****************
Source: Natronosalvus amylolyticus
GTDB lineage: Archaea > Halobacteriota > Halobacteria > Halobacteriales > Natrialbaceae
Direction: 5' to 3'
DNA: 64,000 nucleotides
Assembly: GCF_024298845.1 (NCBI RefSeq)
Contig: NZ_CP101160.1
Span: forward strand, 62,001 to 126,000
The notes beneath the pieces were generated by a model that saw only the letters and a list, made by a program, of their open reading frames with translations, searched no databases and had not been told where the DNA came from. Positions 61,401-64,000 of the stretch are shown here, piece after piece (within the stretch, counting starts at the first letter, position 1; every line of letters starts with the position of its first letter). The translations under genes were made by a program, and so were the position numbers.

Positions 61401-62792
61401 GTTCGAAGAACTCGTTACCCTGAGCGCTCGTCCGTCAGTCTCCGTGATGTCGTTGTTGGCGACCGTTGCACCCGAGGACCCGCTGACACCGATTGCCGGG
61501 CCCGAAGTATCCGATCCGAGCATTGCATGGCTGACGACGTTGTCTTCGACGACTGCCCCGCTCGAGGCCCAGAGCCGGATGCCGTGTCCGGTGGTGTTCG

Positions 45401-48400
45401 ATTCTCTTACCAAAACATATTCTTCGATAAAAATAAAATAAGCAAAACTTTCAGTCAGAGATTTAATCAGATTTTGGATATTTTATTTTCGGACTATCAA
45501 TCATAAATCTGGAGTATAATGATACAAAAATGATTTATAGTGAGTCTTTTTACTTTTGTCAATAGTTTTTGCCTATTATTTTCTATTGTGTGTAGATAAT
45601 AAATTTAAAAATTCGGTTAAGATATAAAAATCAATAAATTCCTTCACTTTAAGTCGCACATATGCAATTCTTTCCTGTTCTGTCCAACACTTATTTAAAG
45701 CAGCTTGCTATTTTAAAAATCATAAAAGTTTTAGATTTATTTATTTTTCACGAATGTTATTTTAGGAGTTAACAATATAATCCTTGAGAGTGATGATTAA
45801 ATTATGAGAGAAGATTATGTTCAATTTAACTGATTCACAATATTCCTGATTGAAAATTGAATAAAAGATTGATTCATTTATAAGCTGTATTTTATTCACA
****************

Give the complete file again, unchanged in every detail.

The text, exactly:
Source: Natronosalvus amylolyticus
GTDB lineage: Archaea > Halobacteriota > Halobacteria > Halobacteriales > Natrialbaceae
Direction: 5' to 3'
DNA: 64,000 nucleotides
Assembly: GCF_024298845.1 (NCBI RefSeq)
Contig: NZ_CP101160.1
Span: forward strand, 62,001 to 126,000
The notes beneath the pieces were generated by a model that saw only the letters and a list, made by a program, of their open reading frames with translations, searched no databases and had not been told where the DNA came from. Positions 61,401-64,000 of the stretch are shown here, piece after piece (within the stretch, counting starts at the first letter, position 1; every line of letters starts with the position of its first letter). The translations under genes were made by a program, and so were the position numbers.

Positions 61401-62792
61401 GTTCGAAGAACTCGTTACCCTGAGCGCTCGTCCGTCAGTCTCCGTGATGTCGTTGTTGGCGACCGTTGCACCCGAGGACCCGCTGACACCGATTGCCGGG
61501 CCCGAAGTATCCGATCCGAGCATTGCATGGCTGACGACGTTGTCTTCGACGACTGCCCCGCTCGAGGCCCAGAGCCGGATGCCGTGTCCGGTGGTGTTCG

Positions 45401-48400
45401 ATTCTCTTACCAAAACATATTCTTCGATAAAAATAAAATAAGCAAAACTTTCAGTCAGAGATTTAATCAGATTTTGGATATTTTATTTTCGGACTATCAA
45501 TCATAAATCTGGAGTATAATGATACAAAAATGATTTATAGTGAGTCTTTTTACTTTTGTCAATAGTTTTTGCCTATTATTTTCTATTGTGTGTAGATAAT
45601 AAATTTAAAAATTCGGTTAAGATATAAAAATCAATAAATTCCTTCACTTTAAGTCGCACATATGCAATTCTTTCCTGTTCTGTCCAACACTTATTTAAAG
45701 CAGCTTGCTATTTTAAAAATCATAAAAGTTTTAGATTTATTTATTTTTCACGAATGTTATTTTAGGAGTTAACAATATAATCCTTGAGAGTGATGATTAA
45801 ATTATGAGAGAAGATTATGTTCAATTTAACTGATTCACAATATTCCTGATTGAAAATTGAATAAAAGATTGATTCATTTATAAGCTGTATTTTATTCACA